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Butler Co. Sees Decline In Meth Labs Seizures


The Butler County Sheriff’s Office says it’s seen an impressive and steady decline in the number of meth labs and believe that’s proof that anti-meth legislation is working.

At a press conference on Monday officials, officials cited a new report by the Alabama Drug Abuse Task Force showing meth lab seizures have decreased from 720 in 2010 to 154 in 2013. The decline, they say, is in part to because of the universal implementation of the NPLEx, a monitoring system which restricts sales of certain cold and allergy medicines containing pseudoephederine in pharmacies across the state.

The anti-meth bill, passed in 2012, features the establishment of a drug offender database, enhancement of the drug paraphernalia laws to allow prosecution of intent, even if PSE is absent, reductions in the monthly allowable amount of PSE that any one person can purchase, restitution of expenses incurred in prosecution of meth labs and the establishment of a felony charge for anyone convicted of being involved with "smurfing."

"We’ve come a long way in our fight against meth in Butler County," Butler County Sheriff Kenny Harden said. "Using the NPLEx system, we’ve been able to keep a close eye on known drug dealers and restrict certain types of criminal activity. This tool allows us to more effectively keep certain precursor ingredients out of the hands of people who intend to use them for illegal purposes. It also allows us to closely monitor anyone who might be buying, or attempting to purchase, PSE under suspicious conditions."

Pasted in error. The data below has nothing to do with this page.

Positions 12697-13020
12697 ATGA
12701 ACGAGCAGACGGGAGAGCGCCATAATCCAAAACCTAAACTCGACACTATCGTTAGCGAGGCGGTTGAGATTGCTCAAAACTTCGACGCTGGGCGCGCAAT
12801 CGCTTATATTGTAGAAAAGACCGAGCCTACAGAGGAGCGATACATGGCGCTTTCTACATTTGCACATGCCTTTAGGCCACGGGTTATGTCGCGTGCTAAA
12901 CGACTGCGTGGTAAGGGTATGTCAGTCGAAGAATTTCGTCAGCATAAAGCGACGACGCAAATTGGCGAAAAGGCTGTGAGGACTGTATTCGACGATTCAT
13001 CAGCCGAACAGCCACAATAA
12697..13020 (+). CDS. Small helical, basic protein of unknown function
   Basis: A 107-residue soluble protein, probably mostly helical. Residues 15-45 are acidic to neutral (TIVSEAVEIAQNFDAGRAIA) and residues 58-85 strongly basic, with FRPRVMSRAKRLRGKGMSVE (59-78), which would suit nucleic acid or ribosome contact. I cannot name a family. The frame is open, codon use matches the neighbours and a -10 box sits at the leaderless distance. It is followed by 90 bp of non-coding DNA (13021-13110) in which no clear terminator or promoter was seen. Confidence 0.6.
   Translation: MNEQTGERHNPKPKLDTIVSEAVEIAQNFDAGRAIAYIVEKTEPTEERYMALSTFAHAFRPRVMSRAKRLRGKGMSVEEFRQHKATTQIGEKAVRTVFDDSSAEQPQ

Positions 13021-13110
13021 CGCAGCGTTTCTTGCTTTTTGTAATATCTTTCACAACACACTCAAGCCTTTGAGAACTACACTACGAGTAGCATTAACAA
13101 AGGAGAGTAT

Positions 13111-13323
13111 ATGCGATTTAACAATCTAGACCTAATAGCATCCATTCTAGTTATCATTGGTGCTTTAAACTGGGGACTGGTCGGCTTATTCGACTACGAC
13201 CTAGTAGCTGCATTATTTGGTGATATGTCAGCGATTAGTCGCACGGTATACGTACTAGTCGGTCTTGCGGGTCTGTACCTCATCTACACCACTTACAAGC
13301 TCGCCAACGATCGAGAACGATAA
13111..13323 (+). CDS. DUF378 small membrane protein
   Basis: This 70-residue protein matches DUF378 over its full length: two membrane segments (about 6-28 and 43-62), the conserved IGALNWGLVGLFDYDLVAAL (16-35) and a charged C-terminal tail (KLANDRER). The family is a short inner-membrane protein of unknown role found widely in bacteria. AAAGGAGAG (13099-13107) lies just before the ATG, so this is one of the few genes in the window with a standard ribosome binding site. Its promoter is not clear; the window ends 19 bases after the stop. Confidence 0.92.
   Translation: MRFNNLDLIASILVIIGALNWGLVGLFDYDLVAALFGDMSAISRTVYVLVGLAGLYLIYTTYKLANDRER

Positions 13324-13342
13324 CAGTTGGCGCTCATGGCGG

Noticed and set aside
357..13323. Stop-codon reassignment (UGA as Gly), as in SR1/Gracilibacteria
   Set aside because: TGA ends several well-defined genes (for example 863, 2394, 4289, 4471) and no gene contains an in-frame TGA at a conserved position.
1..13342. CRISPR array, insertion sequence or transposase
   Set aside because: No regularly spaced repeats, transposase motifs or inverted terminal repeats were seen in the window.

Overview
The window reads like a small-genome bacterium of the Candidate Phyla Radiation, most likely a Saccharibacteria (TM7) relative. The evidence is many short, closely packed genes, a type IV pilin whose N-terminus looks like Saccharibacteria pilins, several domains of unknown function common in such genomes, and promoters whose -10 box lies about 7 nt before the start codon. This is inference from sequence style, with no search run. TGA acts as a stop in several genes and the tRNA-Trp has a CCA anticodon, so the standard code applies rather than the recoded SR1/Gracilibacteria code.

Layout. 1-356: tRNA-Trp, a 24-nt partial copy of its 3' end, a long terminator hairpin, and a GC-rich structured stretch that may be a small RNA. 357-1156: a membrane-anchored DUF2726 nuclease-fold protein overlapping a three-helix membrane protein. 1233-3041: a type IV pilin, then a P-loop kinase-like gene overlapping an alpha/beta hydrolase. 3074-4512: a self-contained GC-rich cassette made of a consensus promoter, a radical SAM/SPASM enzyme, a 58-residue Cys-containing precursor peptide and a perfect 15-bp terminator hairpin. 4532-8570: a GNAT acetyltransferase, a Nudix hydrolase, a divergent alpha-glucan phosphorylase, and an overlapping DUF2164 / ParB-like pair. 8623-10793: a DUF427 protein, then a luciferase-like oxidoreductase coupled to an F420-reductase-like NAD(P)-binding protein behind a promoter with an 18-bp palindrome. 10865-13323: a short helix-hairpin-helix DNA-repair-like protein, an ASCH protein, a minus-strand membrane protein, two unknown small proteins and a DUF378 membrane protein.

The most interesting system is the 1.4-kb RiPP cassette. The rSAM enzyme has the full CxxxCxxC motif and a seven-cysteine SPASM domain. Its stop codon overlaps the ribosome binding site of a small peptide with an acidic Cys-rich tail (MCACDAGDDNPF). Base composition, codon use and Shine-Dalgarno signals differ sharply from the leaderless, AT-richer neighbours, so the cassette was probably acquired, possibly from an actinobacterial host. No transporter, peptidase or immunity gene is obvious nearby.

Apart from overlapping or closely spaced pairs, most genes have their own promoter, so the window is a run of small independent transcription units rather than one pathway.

According to the Alabama Criminal Justice Informational Center, there was a statewide total of 101,739 blocked sales of products containing PSE. By these blocked sales, over 257,816 grams of potential chemical ingredients staying off the streets.

"Last year in Butler County, we had a total of 149 blocked sales, and 387 grams of PSE kept off our streets," stated Butler County District Attorney Charlotte Tesmer. "

The Alabama Drug Abuse Task Force reports that most meth currently available for sale in Alabama is higher-grade crystal methamphetamines known as "Ice". Ice is manufactured in Mexico or California and smuggled into the state by Mexican drug cartels or other traffickers, officials say.

The imported meth accounts for about 80 percent of all meth currently seized throughout the state.

"At the end of the day, these changes save taxpayers a lot of money, and make our community a safer place. I’m proud of the progress we’ve made." Harden says.